5. Set boundaries around social media use, such as turning off phones during meals or before bedtime.

Social media can have a significant impact on teen anxiety, but it is not the only factor. Parents, caregivers, and educators can help teens manage their social media use and provide support when needed. By promoting healthy habits around social media use, we can help teens develop a healthy relationship with technology and reduce their levels of anxiety and stress.

Hope Rising brings hope to classrooms, helps students build healthy habits, and manage outside stressors. My Best Me.

15 Easy Ways For Children To Give Back to the Community

Raise kids who give back. 

Why is it important to give back to the community?

Giving children the opportunity to give back to the community helps them build empathy and a strong connection to their community. The process of giving back also builds many life skills, such as teamwork, goal setting, communication, time management, etc. 

“My Best Me”  emphasis on community:

The “My Best Me” curriculum dedicates an entire section to community. Helping children build the skills to interact with their community, ask for help when needed and give back when possible. Learning about community helps children learn more about themselves, how to tackle challenges, and most importantly it helps them feel a sense of belonging. Learn more about the features and benefits of the My Best Me curriculum.

15 Easy Ways For Children to Give Back to their Community:

  • Holiday Food Drive
  • Organize a community Clean up 
  • Clothing Donation – donate clothes that no longer fit
  • Start a School Recycling Program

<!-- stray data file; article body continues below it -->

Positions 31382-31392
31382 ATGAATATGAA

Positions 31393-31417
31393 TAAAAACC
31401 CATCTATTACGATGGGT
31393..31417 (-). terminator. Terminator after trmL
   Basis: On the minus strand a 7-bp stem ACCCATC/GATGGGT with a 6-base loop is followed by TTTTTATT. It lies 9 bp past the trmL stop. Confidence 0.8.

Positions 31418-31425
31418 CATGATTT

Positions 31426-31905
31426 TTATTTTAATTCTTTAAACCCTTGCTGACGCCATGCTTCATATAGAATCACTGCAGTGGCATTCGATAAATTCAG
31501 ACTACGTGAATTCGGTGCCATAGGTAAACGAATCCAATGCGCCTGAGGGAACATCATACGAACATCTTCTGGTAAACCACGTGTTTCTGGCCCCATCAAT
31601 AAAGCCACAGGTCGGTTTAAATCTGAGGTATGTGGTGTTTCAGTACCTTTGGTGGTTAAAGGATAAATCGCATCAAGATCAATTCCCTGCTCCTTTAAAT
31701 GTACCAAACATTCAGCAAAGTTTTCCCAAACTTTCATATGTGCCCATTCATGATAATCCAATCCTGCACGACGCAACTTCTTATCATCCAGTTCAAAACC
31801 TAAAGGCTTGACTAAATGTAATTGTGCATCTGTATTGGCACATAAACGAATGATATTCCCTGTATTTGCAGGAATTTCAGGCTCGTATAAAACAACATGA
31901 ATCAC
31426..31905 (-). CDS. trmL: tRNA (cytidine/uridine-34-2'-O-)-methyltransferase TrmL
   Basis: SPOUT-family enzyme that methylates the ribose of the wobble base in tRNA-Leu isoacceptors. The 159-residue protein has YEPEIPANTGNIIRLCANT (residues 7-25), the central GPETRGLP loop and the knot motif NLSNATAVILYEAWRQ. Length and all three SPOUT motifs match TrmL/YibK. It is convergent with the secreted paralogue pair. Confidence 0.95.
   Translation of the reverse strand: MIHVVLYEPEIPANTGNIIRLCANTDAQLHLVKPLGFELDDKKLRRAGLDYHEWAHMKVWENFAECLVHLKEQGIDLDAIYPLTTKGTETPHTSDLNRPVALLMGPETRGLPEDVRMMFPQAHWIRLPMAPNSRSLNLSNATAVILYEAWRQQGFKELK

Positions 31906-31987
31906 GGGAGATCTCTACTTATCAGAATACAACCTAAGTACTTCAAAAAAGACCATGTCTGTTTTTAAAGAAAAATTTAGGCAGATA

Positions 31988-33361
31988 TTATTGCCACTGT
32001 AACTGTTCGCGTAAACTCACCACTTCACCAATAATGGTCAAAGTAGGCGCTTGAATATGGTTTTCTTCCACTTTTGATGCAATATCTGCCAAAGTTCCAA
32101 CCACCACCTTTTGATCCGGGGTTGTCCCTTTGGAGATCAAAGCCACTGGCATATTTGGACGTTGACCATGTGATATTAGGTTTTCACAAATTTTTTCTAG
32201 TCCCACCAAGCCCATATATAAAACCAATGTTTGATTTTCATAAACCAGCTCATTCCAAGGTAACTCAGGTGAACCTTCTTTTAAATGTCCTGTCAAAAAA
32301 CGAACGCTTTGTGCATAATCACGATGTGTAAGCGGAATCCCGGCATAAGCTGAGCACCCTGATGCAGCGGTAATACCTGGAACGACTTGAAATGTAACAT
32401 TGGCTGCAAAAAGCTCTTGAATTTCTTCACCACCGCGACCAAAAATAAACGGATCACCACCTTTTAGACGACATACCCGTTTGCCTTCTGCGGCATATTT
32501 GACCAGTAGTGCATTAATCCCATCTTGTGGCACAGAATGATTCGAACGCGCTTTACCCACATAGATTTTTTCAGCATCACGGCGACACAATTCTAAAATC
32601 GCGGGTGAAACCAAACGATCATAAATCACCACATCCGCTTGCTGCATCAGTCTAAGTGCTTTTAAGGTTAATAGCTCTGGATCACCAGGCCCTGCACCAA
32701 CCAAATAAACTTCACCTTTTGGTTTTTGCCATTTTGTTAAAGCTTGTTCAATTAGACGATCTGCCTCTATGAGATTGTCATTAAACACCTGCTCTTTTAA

• Make a handmade card for a kid’s in hospital 
  • Write a note to send to an old age home
  • Write a message of thanks to a community hero
  • Help raise money for a charity by holding a bake sale
  • Raise awareness about issues within your community 
  • Help at a community garden 
  • Write letters to the troops 
  • Set up a charity for your local animal shelter
  • Gather and donate old toys you have outgrown 
  • Donate used books or create a book exchange at your school
  • Build a window display the entire community can enjoy 

How to Connect with Students

Connecting with students has many great benefits. A positive student-teacher relationship promotes academic success, helps avoid negative behaviors, and promotes self-worth and good mental health. Studies have found that integrating social-emotional learning in the classroom has benefits for both students and adults that work with them.

3 strategies to connect with students

  1. Be Authentic- Create opportunities for students to share things about themselves, their likes, talents, dislikes, etc. The important thing when creating these activities and discussions is that you as the educator participate and allow your students to get to know you as well.

    Examples and ideas:
    • self-portraits: have children draw themselves and write down facts about themselves. Where were they born, how many people are there in their family, what is their favorite subject and why, favorite color, pets, etc. (Free printable)
    • What makes a great classroom board: together come up with what makes up a great classroom, have everyone decorate the board, and say one thing they feel would make the classroom amazing.